TV licence fee hike: BBC should 'refocus on making wonderful TV and terrific local radio'
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Just when many hard-pressed families thought the cost of living crisis couldn't get any worse for them, the Culture Secretary has announced a whopping increase in the archaic TV licence fee of more than £10. Next year, anyone watching live TV - even if they choose never to see a single BBC programme - will be legally compelled to pay £169.50 for the privilege, compared to £159 at the moment.
It could have been worse. There had been reports that following a two-year freeze it could have soared by £15. But it is bad enough. The truth is that neither the funding model for the BBC nor the corporation itself are fit for purpose.
In a multi-streaming global media age, people should be free to choose which services they receive - Netflix, Disney Plus, Sky - rather than also having to fund the deadweight costs of the dinosaur that is the BBC. According to Mail online and its analysis this week, repeats on the BBC over the festive period are set to increase, with nearly a third of shows on BBC1 having been seen before, while BBC2 will broadcast nearly 70 per cent of old programmes. This high level of repeats should come as no surprise. The corporation, with its increasingly narrow editorial view of the world, has spent the past year slashing the one jewel in its crown - its local radio services. Shame on it. At the same time, it has embarked on a highly anti-competitive and aggressive spending spree attacking independent local journalism in England by beefing up local news websites which traditional newspaper publishers are delivering.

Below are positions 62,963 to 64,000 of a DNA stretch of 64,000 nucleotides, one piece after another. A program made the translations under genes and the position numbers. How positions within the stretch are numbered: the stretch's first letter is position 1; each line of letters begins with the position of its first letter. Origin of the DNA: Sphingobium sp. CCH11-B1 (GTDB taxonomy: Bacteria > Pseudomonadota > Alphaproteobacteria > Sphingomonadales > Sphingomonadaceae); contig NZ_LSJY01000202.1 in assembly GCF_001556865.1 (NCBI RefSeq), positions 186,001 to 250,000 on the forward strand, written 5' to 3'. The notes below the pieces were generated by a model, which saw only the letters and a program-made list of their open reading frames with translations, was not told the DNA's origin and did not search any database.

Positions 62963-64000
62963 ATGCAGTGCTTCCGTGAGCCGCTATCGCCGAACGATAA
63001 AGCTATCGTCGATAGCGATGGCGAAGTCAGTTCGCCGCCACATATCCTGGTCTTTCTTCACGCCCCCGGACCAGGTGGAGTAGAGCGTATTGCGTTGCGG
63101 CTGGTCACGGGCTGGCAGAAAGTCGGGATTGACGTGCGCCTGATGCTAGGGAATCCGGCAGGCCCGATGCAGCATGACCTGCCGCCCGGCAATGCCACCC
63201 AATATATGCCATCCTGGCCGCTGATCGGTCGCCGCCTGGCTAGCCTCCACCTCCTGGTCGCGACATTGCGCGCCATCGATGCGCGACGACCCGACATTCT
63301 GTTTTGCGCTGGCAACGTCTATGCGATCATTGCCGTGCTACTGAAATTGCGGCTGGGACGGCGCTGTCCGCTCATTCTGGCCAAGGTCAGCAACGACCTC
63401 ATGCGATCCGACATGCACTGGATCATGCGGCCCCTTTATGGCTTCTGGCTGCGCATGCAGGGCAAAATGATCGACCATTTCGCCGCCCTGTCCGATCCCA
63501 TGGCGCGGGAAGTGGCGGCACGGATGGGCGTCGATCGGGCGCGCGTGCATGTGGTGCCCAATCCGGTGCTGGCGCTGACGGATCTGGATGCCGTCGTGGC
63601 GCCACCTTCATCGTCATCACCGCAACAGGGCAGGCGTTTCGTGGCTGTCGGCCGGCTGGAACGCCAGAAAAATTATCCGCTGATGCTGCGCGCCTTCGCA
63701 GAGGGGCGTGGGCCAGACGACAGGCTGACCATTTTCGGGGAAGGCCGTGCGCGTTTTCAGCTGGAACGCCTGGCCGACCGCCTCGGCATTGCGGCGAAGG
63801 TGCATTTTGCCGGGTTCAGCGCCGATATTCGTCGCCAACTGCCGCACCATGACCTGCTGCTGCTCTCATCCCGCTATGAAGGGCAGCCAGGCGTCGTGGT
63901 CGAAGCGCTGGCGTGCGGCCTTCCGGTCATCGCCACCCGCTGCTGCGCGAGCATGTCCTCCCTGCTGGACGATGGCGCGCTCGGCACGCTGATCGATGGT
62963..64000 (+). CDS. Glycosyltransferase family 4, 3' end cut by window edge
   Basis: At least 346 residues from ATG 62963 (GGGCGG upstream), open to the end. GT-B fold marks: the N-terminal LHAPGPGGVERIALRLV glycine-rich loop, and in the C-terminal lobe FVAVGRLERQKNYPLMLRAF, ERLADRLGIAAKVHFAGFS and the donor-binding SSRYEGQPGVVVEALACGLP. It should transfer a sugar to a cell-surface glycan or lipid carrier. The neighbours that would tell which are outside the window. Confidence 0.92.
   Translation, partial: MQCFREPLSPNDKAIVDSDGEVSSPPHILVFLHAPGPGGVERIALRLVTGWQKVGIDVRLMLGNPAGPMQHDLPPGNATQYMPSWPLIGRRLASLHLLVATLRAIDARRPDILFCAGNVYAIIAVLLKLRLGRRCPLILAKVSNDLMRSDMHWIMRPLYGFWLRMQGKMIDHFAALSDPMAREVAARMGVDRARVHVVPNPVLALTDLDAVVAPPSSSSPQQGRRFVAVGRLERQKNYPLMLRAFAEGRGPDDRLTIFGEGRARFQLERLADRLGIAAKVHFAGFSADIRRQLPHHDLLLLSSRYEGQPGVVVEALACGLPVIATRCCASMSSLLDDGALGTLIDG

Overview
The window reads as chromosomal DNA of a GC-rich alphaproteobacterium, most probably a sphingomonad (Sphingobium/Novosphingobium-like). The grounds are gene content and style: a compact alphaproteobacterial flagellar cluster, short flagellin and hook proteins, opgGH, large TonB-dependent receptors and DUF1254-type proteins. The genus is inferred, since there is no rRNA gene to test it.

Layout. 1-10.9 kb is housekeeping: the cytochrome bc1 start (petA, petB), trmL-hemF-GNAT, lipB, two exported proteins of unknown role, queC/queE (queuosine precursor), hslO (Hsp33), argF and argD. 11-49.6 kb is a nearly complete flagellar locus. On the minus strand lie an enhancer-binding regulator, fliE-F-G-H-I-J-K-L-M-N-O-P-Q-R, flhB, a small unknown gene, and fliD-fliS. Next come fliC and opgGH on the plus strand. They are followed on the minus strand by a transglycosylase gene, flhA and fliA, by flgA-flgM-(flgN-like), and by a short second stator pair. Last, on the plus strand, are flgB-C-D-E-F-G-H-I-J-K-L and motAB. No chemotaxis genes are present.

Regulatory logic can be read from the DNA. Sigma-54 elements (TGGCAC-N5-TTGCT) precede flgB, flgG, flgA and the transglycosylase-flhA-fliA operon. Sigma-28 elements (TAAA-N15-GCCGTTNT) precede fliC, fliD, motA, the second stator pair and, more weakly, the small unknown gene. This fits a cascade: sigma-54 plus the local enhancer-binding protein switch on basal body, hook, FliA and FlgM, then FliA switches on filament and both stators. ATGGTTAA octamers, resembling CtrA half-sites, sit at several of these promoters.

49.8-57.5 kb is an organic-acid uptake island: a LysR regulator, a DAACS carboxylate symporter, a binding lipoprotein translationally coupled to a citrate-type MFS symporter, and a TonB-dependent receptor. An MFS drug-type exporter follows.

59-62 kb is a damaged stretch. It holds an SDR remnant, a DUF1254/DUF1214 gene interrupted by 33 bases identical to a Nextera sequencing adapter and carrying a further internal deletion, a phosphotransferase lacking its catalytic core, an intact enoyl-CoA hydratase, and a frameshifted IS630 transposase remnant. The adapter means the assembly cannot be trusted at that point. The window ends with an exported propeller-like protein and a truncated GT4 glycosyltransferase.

In a press release only today, the BBC once again smugly snubbed hard-pressed local commercial publishers with the words 'the enhanced news coverage is part of a wider modernisation of the BBC’s local news services; putting local communities and the stories that matter to them at the heart of the BBC.' This is something many of us have been doing with tireless diligence for decades.
While publishers have to fund their own way through advertising and subscriptions, the BBC faces no such constraints. It can publish the digital equivalent of hundreds of local newspapers without a cover price charge, without advertising, and with limitless content - all funded by the money you might have spent heating your home or putting food on the table.
If the end result in a few years' time is that the BBC is the only news provider in your community, then democracy in this country will be truly dead. It will cherry-pick a few stories to focus on each day and there will only be one view of the world - and that will be the gold-plated tax-payer funded one from BBC la-la land.
In making the announcement of the licence fee increase, the Culture Secretary also said that the government would review the BBC's current funding arrangement. Thank goodness. Let us hope that a general election does not de-rail such a change. A radical reassessment is desperately needed.
The BBC was once great and proud. It was a global brand. It needs to refocus on making wonderful TV and terrific local radio which an appreciative audience will be pleased to pay for through a voluntary subscription. The current tax masquerading as the licence fee belongs to another age and must be finally ended.